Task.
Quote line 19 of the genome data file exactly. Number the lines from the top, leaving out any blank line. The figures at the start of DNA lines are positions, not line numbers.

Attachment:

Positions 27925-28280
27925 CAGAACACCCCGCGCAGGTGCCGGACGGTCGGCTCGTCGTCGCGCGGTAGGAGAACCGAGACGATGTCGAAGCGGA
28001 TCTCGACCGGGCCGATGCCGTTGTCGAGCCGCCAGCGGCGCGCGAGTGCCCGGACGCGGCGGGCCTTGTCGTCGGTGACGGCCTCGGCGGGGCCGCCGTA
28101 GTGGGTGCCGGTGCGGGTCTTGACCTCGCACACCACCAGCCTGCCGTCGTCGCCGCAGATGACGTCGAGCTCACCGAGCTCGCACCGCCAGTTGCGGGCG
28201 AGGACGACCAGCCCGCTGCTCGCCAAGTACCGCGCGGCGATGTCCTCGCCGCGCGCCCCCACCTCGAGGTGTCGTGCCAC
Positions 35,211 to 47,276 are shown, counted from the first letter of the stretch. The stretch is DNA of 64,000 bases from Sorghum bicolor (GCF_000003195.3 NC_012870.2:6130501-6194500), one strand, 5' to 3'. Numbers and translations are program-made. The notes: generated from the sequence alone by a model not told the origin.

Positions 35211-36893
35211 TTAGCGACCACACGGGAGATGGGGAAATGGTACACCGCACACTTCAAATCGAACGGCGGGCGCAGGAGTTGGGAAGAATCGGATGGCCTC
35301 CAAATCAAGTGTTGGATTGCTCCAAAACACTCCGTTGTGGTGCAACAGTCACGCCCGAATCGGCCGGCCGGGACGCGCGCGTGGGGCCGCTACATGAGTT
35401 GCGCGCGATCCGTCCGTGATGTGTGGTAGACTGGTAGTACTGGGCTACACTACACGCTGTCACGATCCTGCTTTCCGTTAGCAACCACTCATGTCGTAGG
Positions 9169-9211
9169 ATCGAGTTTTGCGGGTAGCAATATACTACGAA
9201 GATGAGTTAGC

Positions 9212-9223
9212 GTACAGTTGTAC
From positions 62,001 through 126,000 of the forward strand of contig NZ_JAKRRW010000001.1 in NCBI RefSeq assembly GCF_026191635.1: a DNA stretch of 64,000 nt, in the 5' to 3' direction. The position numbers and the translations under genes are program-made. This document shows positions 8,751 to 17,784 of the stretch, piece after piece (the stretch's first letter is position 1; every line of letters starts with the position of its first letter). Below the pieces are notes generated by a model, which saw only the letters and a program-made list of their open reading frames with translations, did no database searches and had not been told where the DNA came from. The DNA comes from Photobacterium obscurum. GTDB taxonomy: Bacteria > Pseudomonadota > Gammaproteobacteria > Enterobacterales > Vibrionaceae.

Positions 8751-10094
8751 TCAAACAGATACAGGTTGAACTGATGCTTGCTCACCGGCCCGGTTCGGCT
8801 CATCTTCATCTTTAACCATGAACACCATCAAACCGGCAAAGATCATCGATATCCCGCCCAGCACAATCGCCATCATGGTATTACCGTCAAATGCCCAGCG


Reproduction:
8801 CATCTTCATCTTTAACCATGAACACCATCAAACCGGCAAAGATCATCGATATCCCGCCCAGCACAATCGCCATCATGGTATTACCGTCAAATGCCCAGCG